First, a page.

Kate Livingstone: Time to rethink US gun laws

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It’s one of those scenarios that you wonder how it ever happened.

How can one man be allowed to own so many weapons and ammunition that he killed 58 people and injured ten times more.

But that’s American gun laws for you and despite many previous incidents, although none costing so many lives, there’s been no repeal.

I’m sure you were like me and woke on Monday morning to the news that something was happening in Las Vegas involving a gunman. Reports were that two people had been killed and several injured.

Were you like me and dismissed it as “just another weapons incident in the States”? For my shame I did.

With their liberal gun laws and people’s ability to walk the street with unconcealed firearms it’s something you’ve come to expect.

Or perhaps I’ve just watched too many American crime dramas.

Unfortunately on this occasion the reality was very much worse.

By lunchtime when I switched on the news it was 20 dead; teatime it was 50; and by bedtime on Monday they were talking about 58 dead and over 500 injured. Many of their injuries are so bad that death toll could still rise.

Now we are hearing about the people behind those statistics: the cheerleader, high school teacher, the army veteran, the fisherman. All someone’s daughter, wife, sister, son, husband or brother. Not just faceless names. But real people out enjoying themselves.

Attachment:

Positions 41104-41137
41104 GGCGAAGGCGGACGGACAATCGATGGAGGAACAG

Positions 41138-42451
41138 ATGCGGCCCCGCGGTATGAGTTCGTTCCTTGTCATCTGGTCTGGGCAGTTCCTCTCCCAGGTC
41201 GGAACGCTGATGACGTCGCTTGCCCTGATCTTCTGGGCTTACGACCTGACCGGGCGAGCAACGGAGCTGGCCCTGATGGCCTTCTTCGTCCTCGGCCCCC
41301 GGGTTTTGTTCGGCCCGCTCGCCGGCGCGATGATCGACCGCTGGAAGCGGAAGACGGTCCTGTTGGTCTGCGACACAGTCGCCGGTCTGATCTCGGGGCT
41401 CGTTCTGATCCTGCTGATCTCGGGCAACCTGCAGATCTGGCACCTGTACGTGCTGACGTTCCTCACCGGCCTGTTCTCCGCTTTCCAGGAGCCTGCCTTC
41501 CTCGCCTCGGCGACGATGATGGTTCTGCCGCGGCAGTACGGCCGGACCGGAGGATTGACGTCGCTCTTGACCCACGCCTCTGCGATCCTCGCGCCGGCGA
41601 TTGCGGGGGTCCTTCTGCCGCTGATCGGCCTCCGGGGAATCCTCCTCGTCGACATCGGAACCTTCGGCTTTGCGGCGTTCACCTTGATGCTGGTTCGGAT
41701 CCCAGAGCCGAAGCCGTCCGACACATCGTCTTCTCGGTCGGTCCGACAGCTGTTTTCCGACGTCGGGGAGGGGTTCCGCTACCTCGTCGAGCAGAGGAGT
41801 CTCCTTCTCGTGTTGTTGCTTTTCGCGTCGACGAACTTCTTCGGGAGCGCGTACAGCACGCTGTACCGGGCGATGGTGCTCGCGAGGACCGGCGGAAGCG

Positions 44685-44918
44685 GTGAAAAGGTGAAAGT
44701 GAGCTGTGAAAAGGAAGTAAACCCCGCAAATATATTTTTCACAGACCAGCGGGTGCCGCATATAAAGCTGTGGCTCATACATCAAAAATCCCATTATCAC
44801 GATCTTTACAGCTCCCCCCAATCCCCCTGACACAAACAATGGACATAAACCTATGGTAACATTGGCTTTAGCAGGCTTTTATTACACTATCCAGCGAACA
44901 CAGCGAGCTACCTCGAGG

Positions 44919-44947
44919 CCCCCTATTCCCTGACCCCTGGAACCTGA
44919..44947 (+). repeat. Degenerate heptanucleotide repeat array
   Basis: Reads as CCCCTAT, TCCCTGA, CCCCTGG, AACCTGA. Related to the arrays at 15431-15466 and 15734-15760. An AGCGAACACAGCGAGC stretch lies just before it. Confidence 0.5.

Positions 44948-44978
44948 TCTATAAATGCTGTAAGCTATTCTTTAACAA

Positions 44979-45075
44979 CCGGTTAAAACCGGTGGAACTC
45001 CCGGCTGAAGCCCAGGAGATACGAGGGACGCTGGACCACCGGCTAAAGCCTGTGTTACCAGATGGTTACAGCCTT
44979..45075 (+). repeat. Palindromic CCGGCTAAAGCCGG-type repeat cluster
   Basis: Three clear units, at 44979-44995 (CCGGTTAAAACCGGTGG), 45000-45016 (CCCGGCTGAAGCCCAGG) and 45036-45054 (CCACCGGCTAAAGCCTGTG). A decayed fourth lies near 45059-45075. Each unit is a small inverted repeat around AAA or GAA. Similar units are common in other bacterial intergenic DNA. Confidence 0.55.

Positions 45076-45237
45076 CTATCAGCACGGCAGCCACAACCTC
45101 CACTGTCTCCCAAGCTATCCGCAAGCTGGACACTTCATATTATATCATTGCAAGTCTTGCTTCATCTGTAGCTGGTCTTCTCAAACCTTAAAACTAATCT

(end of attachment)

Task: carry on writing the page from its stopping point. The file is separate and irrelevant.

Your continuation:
The whole futility of it all got me wondering how this could be allowed and I discover the first article in the Nevada constitution states: “Every citizen has the right to keep and bear arms for security and defence, for lawful hunting and recreational use and for other lawful purposes.”

Okay, but where does it say they shouldn’t use them to hurt other human beings?

Well, of course, it doesn’t.

However, with that constitutional right come responsibility. If the American politicians want to continue to allow the right to bear arms, they need to take steps to put some form of check in place, even if only on the amount of weapons an individual can hold.

The gun lobby debate always becomes heated after a mass killing, but rather than words perhaps actions are needed.

This may not be the usual frivolous column from me this week, but sometimes it seems wrong to be talking about drinking fizz with friends when people who were doing just that, enjoying spending time with their family and friends at a music event so tragically lost their lives. And for what?

Makes you want to hold your loves ones just a little closer.